Court of Appeal Criticises Holidays Act 2003
In a less than enthusiastic commentary on the Holidays Act 2003, the Court of Appeal recently observed:
“The explanatory note to the Holidays Bill which, when passed, became the 2003 Act, begins with the confident statement “The Holidays Bill implements government policy by providing entitlements that are easy to understand and apply”. In this case, we have before us three different interpretations of the public holidays provisions of the 2003 Act: that of the union, that of the airline, and that of the Employment Court. All of them can fairly be said to be credible interpretations. The fact that three credible interpretations are available would tend to suggest that the objective of providing for entitlements that are easy to understand and apply has not been met.” – Air New Zealand Limited v New Zealand Airline Pilots’ Association Industrial Union of Workers Inc.
The case concerned the interpretation of a collective employment agreement between Air New Zealand and the majority of its pilots who are covered by the collective agreement. The collective agreement provided for a rostering system for pilots pursuant to which pilots can be rostered to work on public holidays. The way in which the roster operated made it likely that during the course of the year a pilot would work on some of the 11 public holidays specified in the Holidays Act, but not all of them. Pilots did not receive additional remuneration for working on a public holiday but instead the collective agreement provided pilots with 11 additional days’ leave, which were added to a pilot’s annual leave, regardless of the number of public holidays on which they have actually worked.
The Competing Arguments
The Union argued that the agreement did not comply with the Holidays Act 2003 because employees who work on public holidays are not only entitled to an alternative day’s holiday, but also to be paid time and a half for the hours worked on the public holiday. The Union accepted that the entitlement to 11 additional days’ leave met the requirement for the alternative day’s leave when a pilot worked on a public holiday, but argued that the time and a half requirement was a minimum requirement of the Holidays Act 2003, which always applies to employees whose agreements provides for them to work on a public holiday.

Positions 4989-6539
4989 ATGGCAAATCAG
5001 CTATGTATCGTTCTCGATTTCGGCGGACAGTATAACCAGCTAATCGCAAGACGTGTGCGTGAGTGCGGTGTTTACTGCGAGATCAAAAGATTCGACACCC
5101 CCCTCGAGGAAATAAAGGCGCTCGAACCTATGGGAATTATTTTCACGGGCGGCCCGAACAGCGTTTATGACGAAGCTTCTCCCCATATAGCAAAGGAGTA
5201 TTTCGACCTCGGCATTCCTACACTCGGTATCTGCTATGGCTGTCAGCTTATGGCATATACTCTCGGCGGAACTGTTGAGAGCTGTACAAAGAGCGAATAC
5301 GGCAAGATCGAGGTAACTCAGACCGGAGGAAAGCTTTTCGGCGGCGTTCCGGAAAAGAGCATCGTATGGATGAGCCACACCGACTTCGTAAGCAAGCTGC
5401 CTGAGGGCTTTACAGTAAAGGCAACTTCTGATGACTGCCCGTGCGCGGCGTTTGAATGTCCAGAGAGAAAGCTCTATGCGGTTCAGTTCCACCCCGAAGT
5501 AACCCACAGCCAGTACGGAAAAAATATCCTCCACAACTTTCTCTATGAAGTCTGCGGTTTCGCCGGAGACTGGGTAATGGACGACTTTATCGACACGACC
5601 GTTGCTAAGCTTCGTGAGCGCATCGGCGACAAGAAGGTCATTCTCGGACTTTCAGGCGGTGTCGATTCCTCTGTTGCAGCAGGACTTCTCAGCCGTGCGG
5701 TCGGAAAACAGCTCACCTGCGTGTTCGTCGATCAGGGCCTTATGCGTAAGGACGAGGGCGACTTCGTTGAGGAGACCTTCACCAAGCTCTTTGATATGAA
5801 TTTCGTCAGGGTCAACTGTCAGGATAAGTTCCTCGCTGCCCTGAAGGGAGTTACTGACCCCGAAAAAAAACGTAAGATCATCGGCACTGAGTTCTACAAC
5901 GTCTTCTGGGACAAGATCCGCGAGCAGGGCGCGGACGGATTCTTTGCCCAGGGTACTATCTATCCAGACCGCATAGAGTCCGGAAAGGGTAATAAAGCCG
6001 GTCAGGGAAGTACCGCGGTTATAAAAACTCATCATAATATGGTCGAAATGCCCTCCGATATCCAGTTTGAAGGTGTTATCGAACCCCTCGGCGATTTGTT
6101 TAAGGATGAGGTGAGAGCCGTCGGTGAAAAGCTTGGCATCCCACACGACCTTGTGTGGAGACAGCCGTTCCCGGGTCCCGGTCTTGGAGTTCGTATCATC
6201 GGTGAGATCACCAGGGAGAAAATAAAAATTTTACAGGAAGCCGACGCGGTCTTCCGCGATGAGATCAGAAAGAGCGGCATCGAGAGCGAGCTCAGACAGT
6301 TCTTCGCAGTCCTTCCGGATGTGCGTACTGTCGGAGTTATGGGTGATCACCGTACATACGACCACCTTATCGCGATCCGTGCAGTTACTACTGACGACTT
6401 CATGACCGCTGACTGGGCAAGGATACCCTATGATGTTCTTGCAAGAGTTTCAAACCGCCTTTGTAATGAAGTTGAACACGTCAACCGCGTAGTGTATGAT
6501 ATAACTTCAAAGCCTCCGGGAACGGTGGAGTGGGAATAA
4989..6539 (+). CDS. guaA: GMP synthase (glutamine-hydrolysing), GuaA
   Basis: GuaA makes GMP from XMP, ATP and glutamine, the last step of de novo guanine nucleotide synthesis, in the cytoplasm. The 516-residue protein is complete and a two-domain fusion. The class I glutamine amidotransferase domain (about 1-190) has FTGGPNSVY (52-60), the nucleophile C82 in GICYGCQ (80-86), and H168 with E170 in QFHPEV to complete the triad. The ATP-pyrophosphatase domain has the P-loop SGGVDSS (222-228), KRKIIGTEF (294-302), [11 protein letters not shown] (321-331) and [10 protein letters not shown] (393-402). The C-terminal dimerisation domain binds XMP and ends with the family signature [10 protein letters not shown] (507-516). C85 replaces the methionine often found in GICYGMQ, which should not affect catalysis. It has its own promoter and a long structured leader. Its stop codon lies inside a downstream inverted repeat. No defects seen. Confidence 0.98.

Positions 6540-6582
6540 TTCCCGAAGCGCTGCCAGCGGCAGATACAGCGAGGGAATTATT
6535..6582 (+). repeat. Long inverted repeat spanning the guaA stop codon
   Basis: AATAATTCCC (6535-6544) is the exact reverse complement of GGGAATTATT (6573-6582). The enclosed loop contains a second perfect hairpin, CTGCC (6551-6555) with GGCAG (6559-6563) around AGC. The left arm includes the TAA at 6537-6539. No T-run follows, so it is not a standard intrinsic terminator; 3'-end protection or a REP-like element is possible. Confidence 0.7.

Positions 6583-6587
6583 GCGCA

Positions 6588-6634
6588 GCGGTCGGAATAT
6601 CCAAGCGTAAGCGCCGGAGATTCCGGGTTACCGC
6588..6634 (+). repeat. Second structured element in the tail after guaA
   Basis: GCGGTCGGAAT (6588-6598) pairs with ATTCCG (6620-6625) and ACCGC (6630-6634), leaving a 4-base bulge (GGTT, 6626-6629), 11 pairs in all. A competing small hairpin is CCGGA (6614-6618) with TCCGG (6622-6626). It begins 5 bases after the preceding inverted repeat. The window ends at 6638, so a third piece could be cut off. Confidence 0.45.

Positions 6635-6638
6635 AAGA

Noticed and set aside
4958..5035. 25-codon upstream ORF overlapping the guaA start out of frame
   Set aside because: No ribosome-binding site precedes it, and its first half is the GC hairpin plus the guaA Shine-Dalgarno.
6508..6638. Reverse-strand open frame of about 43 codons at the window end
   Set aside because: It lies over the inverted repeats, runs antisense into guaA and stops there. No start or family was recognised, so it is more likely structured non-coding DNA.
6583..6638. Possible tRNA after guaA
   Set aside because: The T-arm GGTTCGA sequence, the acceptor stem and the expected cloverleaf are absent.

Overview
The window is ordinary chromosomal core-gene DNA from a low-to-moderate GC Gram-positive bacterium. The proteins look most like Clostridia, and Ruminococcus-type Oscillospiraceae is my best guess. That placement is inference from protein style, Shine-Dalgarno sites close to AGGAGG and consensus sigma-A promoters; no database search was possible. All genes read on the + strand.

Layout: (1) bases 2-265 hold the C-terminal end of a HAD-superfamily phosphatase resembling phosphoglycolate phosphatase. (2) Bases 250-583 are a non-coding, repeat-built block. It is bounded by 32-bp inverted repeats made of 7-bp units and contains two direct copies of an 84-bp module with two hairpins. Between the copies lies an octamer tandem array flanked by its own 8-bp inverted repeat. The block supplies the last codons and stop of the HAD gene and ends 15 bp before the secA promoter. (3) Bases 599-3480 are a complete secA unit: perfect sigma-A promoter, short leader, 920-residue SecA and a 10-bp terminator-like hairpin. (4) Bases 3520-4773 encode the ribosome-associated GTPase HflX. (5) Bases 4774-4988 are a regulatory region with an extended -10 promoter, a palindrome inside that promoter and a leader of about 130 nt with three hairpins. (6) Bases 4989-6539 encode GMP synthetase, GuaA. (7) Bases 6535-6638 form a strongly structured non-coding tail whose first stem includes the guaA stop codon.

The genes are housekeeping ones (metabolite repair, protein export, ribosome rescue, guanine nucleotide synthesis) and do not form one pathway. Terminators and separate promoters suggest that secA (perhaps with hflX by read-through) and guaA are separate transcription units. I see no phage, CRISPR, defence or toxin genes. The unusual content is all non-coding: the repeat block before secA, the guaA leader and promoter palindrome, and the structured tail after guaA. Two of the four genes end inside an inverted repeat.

The Airline’s position was that the effect of the provision in the collective agreement was to transfer the public holiday (and the entitlements for working on a public holiday that go with it) to another day on which the employer will observe the public holiday. In other words, the public holiday is transferred to one of the additional days’ leave added to the annual leave entitlement. The Airline argued that as pilots do not work on the additional day on which they observe the public holiday, the time and a half requirement did not arise.
The Court of Appeal held that the provisions of the Holidays Act required the observance of a public holiday on a particular identifiable day and therefore the agreement did not comply. The Court of Appeal endorsed the conclusion of the Employment Court that an agreement to exchange a public holiday must have a genuine element of exchange and the specified day relinquished and agreed exchange day must be identified or at least be able to be identified with certainty.
On the other hand, the Court of Appeal disagreed with the position taken by the Union that employees must always be paid time and half whenever they work one of the days specified in the Holidays Act as being a public holiday. The Court of Appeal thought that it was unlikely that Parliament intended that an employer agreeing to an employee’s request to swap a public holiday for a day with more religious significance to the employee would trigger an obligation to pay time and a half if the employee then worked on the original public holiday.
The Court of Appeal emphasised that the purpose of allowing public holidays to be exchanged was not to allow the parties to contract out of the entitlement regime, but merely as a means of specifying the public holiday to be observed on a different day to that specified in the Act. However, in order for any alternative regime to be compliant, the day for which the specified public holiday was exchanged must be identified or clearly able to be identified.